STA Montauk The 8 responsibilities of a boat crewman
Rig towing and mooring lines
Operate damage control equipment
Act as a surface swimmer
Administer first aid
Reporting a Contact as a Lookout
“I have a white fishing vessel bearing 2-1-0, 200 yards out”
Bearing drift: Alert coxswain as to direction contact is traveling, either right or left bearing drift, or a possible overtaking situation.
Aspect: What part of the vessel do you see? Port, stern, bow, etc. At night, use navigation lights to identify.
Target Angle: Used for contacts in the air such as helos and airplanes.
First Aid Shock: Shock is a depressed physiological or psychological state.
Shock Syndrome: A set of symptoms which can occur either singly or as a group. These symptoms are unique to each person and can change throughout the process of treating an injury. Symptoms may develop rapidly or may have a delayed onset. Each symptom may manifest differently in each person.
Causes of shock:
If not hypothermic, have person lie on their back and elevate their legs. If victim is unconscious, check vitals and start rescue breathing or CPR as necessary.
Fatigue: Mental and physical fatigues are among the greatest dangers during boating operations. Fatigue reduces the powers of observation, concentration, and judgment.
Situations that may cause fatigue:
Extreme hot or cold weather conditions
Eye strain from lookout, sun conditions, sea spray, etc
Arterial: From an artery, bright red, gushes forth in spurts that are in synch with person’s pulse
Venous: From a vein, is dark read and comes in a steady flow
Capillary: From capillaries, is bright red and oozing
Direct pressure: The best method of controlling hemorrhaging is by applying direct pressure to the wound. The palm of a gloved hand should be placed over the wound. Sterile, disposable gloves should be used. To reduce the flow of bleeding, the injury should be raised so it is at a level higher than the heart.
Pressure points: If bleeding persists after applying direct pressure, you may need to apply pressure to a pressure point to stop the flow of blood to the area. Apply direct and constant pressure.
Elevation: Elevate the bleeding body part above the heart.
Tourniquet: If severe bleeding cannot be controlled after trying all other means and the
victim is in danger of bleeding to death, use a tourniquet. Remember that a tourniquet is useful only on arms and legs. A tourniquet is a constricting band placed around an extremity, then tightened until bleeding from an artery has stopped. When a tourniquet is required, use the tourniquets available in a standard Coast Guard first aid kit. Otherwise, use any wide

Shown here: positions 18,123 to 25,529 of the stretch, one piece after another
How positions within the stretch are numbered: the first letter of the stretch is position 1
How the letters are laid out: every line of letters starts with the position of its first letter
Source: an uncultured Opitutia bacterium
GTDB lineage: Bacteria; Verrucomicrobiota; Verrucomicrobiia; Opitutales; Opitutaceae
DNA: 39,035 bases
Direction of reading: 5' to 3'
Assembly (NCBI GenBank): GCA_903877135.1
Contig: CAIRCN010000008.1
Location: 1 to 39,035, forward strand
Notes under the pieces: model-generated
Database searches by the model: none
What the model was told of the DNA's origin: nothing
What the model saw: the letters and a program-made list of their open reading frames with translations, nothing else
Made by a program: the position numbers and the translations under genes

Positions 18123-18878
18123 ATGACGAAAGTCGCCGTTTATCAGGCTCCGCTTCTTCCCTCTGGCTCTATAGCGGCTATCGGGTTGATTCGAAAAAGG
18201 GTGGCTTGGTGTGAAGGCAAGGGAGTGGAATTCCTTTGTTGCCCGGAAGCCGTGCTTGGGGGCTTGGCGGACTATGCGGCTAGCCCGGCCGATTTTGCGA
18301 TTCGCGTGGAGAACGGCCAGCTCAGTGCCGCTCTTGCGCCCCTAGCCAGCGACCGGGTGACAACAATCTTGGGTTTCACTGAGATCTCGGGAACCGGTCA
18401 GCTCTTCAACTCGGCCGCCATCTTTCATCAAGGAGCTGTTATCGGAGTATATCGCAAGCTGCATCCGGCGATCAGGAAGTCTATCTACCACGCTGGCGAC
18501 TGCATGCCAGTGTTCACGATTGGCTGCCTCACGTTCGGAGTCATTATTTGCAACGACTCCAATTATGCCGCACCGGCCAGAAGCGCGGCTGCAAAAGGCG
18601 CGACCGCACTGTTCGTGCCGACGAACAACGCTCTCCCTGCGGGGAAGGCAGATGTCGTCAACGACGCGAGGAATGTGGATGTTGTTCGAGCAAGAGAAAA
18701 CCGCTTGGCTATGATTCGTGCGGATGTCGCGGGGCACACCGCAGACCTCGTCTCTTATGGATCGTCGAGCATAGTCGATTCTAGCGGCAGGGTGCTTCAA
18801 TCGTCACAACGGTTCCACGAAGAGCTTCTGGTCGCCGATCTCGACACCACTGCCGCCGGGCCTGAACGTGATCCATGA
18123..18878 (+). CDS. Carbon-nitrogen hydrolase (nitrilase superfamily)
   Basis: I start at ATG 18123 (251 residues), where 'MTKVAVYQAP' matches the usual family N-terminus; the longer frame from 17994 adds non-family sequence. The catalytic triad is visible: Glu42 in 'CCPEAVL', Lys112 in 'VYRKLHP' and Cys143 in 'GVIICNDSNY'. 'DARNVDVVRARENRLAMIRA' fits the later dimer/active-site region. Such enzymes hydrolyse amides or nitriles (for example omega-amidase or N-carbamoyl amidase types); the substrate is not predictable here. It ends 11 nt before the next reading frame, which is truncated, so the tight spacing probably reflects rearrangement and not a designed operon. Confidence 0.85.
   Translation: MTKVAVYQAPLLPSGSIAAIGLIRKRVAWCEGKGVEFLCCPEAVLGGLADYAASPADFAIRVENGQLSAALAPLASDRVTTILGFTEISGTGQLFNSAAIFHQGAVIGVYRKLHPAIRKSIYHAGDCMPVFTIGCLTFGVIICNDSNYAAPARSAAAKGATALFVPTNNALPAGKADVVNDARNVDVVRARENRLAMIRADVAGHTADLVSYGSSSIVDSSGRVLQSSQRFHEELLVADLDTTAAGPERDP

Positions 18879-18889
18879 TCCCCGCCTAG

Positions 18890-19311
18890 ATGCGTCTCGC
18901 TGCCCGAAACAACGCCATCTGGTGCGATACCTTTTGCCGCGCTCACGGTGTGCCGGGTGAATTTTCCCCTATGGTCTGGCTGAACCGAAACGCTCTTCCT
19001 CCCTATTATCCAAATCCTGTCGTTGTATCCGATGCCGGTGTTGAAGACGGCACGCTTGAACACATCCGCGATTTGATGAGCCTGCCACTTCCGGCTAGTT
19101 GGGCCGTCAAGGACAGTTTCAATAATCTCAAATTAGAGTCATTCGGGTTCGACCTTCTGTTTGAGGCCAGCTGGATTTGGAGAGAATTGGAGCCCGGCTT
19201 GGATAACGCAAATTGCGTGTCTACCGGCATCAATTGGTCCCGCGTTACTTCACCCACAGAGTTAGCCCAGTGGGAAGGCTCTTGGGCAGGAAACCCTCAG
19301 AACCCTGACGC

gauge material such as a webbed belt strap with a buckle. This should be used as a last resort.
When used, write the time on the victim’s forehead that the tourniquet was tied.
Refer to the following procedures when applying a tourniquet:
1) Place the tourniquet two to three inches above the wound, but not touching
the wound edges. If the wound is in a joint area or just below a joint, place
the tourniquet directly above the joint.
2 )Wrap the tourniquet band tightly around the limb twice and secure it in
3) Attach a note to the victim giving the location of the tourniquet and the time
that it was applied. Always leave the tourniquet exposed to view. If it is not
possible to attach a note, write the letter “T” on the patient’s forehead with a
grease pen, lipstick, or other suitable marker, and show the time it was applied.
5) Continue to treat for shock and obtain medical attention IMMEDIATELY.
Compound (open) Fracture: The bone has broken and an open wound is present. The bone may be protruding out of the wound or skin.
Simple (closed) Fracture: The bone is broken or cracked but no open wound is present. Care must be taken to limit movement of the bone to prevent an open fracture form occurring.
Three types of burns:
1st degree: Mildest type of burn. Only the outer most layers of skin are affected. Produces redness, increased warmth, tenderness, and mild pain.
2nd degree: Extend through the outer layers of skin into the inner layers, but not enough to prevent rapid regenerative growth of skin cells. Blisters, severe pain, redness, and warmth may be present.